In my fandom, and my communities, one of the greatest sins you could commit was to self-insert, or write a Mary Sue. (Please note that I recognize there is overlap between the two terms, but not every Mary Sue is a self-insertion). Gary Stus weren’t liked, but they didn’t get the backlash of the dreaded Mary Sue.
It got to the point you couldn’t have a female OC who did more than take an order at a diner without people making snotty remarks about your Mary Sue / self-insertion. (Which sound sort of pervy, now that I read it.)
So, I’m a reader at the time, and new to fandom, new to several slash communities, and I see authors getting slammed (albeit, often politely to avoid the “no flames” rule) for their female OCs. It didn’t seem to matter what the OC’s role was, if it was a female in a slash story, it was BAD.
Until recently, I don’t think I realized how much I internalized what I read on-list during those years, and how much it would later come to effect my writing.
The other day, someone rather innocently asked me why I didn’t have more female OCs in my stories. Normally I’d ignore a question like that, because I don’t have a lot of patience for that kind of thing, but the question brought me up short.
Why don’t I have more female OCs?
I’m not an author who’s afraid of original characters, so why are they almost 100 percent men? I love reading well-rounded, multi-dimensional women characters. So, why don’t I write them?
I noodled on this for quite a while. Not consciously; but in the back of my head, it was like a hamster on a wheel. And then I realized how much of those early days of fandom had been internalized and expressed in my writing process.
I don’t care much for reading Mary Sues, personally, so I doubt I’d write one, but since when does that mean no female OCs? Well, that’s pretty much what I inferred from the agreement reality of my community. The thing I wanted so much to be a part of, and would have done anything to not have them think poorly of me.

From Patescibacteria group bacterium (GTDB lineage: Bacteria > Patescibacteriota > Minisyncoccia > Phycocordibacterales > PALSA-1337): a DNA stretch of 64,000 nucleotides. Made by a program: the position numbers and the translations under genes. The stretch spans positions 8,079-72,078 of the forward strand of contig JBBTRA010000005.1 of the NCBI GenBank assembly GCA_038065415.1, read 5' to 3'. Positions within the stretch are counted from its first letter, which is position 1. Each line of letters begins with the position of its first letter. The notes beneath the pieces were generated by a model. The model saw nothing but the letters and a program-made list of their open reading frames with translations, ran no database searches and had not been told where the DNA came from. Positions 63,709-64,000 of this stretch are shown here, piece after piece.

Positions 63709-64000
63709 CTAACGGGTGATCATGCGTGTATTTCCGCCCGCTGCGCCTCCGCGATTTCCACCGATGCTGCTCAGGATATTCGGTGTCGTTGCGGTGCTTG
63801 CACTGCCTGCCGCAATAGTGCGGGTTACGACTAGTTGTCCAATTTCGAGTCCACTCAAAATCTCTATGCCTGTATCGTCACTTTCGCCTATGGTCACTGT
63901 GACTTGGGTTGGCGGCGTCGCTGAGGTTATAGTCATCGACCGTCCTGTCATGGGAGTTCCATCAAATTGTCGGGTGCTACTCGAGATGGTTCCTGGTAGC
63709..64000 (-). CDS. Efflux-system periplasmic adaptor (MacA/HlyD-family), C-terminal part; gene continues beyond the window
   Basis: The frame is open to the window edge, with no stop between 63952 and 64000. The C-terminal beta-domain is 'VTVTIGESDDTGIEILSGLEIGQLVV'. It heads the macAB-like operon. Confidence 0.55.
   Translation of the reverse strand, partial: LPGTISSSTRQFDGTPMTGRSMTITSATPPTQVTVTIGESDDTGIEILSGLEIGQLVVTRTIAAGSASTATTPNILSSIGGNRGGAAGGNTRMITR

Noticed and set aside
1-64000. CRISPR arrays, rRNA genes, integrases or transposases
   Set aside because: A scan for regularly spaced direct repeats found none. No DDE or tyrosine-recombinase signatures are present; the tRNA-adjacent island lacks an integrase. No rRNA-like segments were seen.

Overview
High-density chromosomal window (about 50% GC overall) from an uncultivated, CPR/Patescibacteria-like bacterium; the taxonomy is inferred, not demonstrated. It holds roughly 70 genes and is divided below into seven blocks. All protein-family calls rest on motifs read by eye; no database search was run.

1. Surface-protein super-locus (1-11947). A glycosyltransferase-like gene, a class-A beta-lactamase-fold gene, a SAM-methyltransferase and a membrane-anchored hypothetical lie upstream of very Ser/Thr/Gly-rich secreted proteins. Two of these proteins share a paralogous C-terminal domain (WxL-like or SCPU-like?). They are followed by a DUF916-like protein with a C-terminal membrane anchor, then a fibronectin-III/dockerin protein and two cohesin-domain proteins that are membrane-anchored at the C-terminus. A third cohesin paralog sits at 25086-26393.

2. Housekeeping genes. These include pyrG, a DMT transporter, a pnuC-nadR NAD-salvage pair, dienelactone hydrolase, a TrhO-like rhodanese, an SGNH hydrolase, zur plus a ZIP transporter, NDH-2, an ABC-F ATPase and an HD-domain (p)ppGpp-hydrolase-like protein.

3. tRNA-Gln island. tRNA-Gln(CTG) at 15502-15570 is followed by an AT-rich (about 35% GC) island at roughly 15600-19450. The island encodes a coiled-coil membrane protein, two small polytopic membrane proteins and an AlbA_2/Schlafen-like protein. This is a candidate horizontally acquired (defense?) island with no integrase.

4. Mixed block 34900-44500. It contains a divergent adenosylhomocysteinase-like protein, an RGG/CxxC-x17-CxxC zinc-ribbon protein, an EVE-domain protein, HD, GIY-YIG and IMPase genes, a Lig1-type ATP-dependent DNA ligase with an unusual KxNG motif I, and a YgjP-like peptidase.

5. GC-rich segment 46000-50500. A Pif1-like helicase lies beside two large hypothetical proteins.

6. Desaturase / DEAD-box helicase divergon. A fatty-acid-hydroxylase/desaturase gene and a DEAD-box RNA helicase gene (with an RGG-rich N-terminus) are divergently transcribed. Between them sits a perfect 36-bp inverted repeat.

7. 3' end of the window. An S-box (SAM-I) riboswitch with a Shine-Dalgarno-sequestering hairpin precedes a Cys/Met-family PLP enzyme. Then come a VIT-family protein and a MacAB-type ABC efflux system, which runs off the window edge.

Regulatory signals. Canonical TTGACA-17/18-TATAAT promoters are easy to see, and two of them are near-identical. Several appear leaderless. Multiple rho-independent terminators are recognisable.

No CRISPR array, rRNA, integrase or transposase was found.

A lot of time has passed since then, and I have my own code under which I operate where no one tells me what I can write. But I find myself oddly saddened that this skewed perspective has been lurking around my psyche all this time, influencing me and I wasn’t even aware of it.
So, why did I mention that multi-fandom archives were a bit of a game changer? Well, it allows people to read or write in fandom without getting immersed in a community’s expectations. The upside is other than the odd troll who passes your way, you can flit through fandom and not experience the pressures I mentioned here. On the other hand, you’ll miss out on what can be a grand experience.
Online communities are a blessing in so many ways, but I throw this out there in the hopes that perhaps someone will be able to hold on to their voice rather than succumb to the Spiral of Silence. If you find a place you belong, if you’ve found your tribe, you should still be able to be you. Test your reality… don’t accept things just because that’s the prevailing public opinion.
And if your tribe doesn’t allow a voice of dissent? Find a new one.
– – – –
Post publication update: I’ve gotten some private pings asking or assuming that this was a subtle dig at a particular fandom or community. No. This is my experience in fandom over the course of 16-odd years. Every one of the examples I gave, I’ve seen or experienced.
I said the following in one of my comment responses: … it’s important to know what you’re agreeing to, and to test what it is you need from the experience. And if it’s not working for you, or you feel stifled or judged, to move on. So maybe people on site X lose their minds over who bottoms? Rather than changing the story to appeal to the community at site X, I’d hope that authors will make a more conscious choice. Go somewhere else, or stand proudly in the face of the opposition. Either way, don’t short change your writing because of other’s intolerance, or a need to appease or belong.